Rape

Universities Think Title IX Also Requires Them to Impose Gag Orders on Rape Victims

Not fair for accusers or the accused.

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Silence
Dreamstime

If one needs any additional evidence that university rape adjudication processes are farcical travesties of justice—for both accused students and accusers—look no further than this Huffington Post report on gag orders as a tool for administrators to silence alleged victims.

HuffPost Senior Editor Tyler Kingkade compiled numerous examples of students at different colleges who reported sexual assault to the administration only to be told they were prohibited from speaking—in public or private—about their troubles:

Yenli Wong, a recent Pomona graduate, said that during her senior year she had wanted to write a blog piece for HuffPost about being sexually assaulted, but didn't want to get in trouble for breaking the school's confidentiality rules about the investigation that had taken place. Wong had no intention of revealing her assailant's name—she just wanted to tell her story. But the school had previously told her that breaking the gag order would open her up to disciplinary charges.

In an email, Pomona Dean Miriam Feldblum told Wong that her blog post could "refer to specific relevant policy sections in the Handbook, such as 'non-consensual sexual contact,'" but could not disclose details from the "alleged policy violation statement."

Wong says Feldblum's response was nonsensical to her, because it didn't explain whether the blog post would be considered a violation of the gag order.

"I felt very trapped and was extremely worried that the college might punish me if I spoke out about what happened to me," Wong said.

Pomona went further than that: Without prompting, the school warned Wong's boyfriend, Julien Breistroff, that if he disclosed information about the case, he, too, would be opened up to disciplinary charges, according to emails provided to HuffPost. 

Free speech is indeed imperiled at Pomona College when administrators don't merely prevent participants in a dispute from talking about their ordeal—the also try to limit the conversation by going after anyone who might have knowledge of it.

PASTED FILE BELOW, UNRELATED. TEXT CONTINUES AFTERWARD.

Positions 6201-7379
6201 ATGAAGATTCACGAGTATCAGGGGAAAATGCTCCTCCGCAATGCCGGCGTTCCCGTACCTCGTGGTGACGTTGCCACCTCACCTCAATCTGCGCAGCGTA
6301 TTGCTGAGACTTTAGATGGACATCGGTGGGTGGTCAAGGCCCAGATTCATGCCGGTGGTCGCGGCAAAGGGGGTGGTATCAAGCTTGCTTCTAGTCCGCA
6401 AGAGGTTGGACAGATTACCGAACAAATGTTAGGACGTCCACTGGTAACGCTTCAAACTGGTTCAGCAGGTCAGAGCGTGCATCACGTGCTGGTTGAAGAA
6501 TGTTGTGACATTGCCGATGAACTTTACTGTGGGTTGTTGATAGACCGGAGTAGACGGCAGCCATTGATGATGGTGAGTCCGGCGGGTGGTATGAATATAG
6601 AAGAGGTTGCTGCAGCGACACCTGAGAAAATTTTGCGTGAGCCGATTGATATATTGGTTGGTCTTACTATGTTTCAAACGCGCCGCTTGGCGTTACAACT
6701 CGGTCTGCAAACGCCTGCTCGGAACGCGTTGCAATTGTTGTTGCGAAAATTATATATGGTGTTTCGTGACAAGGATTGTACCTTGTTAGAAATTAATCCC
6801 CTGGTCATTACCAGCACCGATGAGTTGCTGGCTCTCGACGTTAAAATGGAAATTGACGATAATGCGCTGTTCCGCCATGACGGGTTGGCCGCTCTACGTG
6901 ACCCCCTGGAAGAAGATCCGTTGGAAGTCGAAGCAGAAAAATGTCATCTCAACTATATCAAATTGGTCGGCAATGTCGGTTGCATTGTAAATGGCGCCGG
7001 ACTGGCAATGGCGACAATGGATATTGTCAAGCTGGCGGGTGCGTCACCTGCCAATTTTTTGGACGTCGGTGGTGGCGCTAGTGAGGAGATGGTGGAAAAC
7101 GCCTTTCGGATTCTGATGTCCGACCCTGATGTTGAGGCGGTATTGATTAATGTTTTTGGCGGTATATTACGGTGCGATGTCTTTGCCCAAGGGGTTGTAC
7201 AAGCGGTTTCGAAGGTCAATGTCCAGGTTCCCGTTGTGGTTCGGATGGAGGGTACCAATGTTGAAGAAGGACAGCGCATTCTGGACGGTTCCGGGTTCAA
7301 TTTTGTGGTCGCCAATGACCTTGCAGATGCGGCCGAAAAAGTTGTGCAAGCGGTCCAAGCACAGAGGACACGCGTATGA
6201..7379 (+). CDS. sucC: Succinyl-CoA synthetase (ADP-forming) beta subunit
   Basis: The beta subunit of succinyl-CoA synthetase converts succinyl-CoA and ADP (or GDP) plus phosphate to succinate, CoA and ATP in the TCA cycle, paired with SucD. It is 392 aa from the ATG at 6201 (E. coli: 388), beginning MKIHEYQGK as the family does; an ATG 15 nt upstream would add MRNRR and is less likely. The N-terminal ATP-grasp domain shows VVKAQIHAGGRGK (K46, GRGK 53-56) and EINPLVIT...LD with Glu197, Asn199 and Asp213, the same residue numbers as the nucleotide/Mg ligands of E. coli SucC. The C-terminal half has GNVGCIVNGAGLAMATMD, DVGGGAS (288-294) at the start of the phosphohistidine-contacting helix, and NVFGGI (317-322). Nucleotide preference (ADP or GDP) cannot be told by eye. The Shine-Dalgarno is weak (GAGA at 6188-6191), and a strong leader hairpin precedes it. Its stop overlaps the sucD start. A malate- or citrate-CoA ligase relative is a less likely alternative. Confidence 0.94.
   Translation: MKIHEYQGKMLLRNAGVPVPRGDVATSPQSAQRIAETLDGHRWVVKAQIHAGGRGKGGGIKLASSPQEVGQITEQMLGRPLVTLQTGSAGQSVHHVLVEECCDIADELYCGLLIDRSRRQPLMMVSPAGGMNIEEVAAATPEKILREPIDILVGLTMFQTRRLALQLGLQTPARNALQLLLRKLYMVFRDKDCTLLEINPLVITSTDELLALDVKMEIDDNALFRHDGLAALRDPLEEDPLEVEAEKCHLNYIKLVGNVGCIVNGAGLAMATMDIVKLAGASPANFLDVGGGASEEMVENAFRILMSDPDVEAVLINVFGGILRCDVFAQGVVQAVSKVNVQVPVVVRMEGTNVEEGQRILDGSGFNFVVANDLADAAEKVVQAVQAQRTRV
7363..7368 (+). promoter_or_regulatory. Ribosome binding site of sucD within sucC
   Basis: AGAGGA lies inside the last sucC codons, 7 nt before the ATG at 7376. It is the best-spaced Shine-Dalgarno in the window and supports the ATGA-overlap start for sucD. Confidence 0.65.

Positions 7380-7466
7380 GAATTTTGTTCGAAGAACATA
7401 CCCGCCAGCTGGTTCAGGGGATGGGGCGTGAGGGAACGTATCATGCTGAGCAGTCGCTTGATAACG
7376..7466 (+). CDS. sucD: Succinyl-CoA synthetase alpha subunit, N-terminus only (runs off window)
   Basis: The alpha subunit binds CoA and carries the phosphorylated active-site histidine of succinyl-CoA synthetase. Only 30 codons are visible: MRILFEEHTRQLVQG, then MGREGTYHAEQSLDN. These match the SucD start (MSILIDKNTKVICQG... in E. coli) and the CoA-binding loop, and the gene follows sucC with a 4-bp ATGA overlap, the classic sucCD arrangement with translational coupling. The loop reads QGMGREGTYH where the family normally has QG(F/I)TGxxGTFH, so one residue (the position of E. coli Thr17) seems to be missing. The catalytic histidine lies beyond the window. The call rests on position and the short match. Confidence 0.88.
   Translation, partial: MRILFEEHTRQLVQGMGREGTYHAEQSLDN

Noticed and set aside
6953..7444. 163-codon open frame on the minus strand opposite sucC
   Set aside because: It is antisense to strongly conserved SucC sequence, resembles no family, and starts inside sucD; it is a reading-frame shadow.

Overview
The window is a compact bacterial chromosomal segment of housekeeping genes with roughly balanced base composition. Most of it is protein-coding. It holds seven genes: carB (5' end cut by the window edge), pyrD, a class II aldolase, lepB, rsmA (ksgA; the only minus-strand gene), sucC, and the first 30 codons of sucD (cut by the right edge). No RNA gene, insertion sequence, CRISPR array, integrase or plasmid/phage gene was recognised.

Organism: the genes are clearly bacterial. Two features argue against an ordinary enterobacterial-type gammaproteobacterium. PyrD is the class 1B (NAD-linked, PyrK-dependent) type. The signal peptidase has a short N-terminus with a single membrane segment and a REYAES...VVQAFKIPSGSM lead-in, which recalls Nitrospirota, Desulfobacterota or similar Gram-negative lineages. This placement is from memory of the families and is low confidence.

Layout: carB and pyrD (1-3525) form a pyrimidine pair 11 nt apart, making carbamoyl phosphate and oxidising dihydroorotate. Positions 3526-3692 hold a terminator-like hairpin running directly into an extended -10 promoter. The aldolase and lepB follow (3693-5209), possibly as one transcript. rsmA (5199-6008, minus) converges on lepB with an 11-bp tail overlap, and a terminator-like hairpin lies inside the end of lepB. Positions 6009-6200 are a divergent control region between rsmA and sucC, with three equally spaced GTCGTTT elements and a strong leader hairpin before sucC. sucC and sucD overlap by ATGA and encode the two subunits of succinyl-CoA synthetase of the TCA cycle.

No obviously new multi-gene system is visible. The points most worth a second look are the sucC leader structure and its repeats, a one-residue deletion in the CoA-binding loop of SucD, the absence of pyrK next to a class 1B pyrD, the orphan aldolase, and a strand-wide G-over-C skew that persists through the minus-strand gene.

In another example—this one at Columbia University—neighbors overheard a couple arguing, and reported this to the university. Administrators then imposed a no-contact order between the two, even though the woman (who later admitted she was in an abusive relationship) had refused to cooperate in any kind of investigation or formally accuse her boyfriend.

Why are universities censoring their students and meddling in private affairs when they haven't been invited to do so? The culprit is the same federal gender equality law that makes the sexual assault adjudication process a Kafka-esque hell for accused students: Title IX.

Since no one seems to have a very good understanding of what Title IX actually requires—including and especially the Education Department's Office for Civil Rights, the agency that enforces the law—universities live in perpetual fear of losing federal funding because they accidentally violated it. To safeguard themselves against the legal and financial ramifications of ending up on OCR's bad side, many administrators interpret Title IX as broadly as possible—more broadly than OCR, in fact—to the detriment of due process and free speech rights for students and faculty.  This is the kind of regulatory environment that produces witch hunts against people like Northwestern University's Laura Kipnis; it also led City University of New York officials to erroneously conclude that they had to police the use of gendered pronouns.

The gag orders are a byproduct of Title IX compliance as well: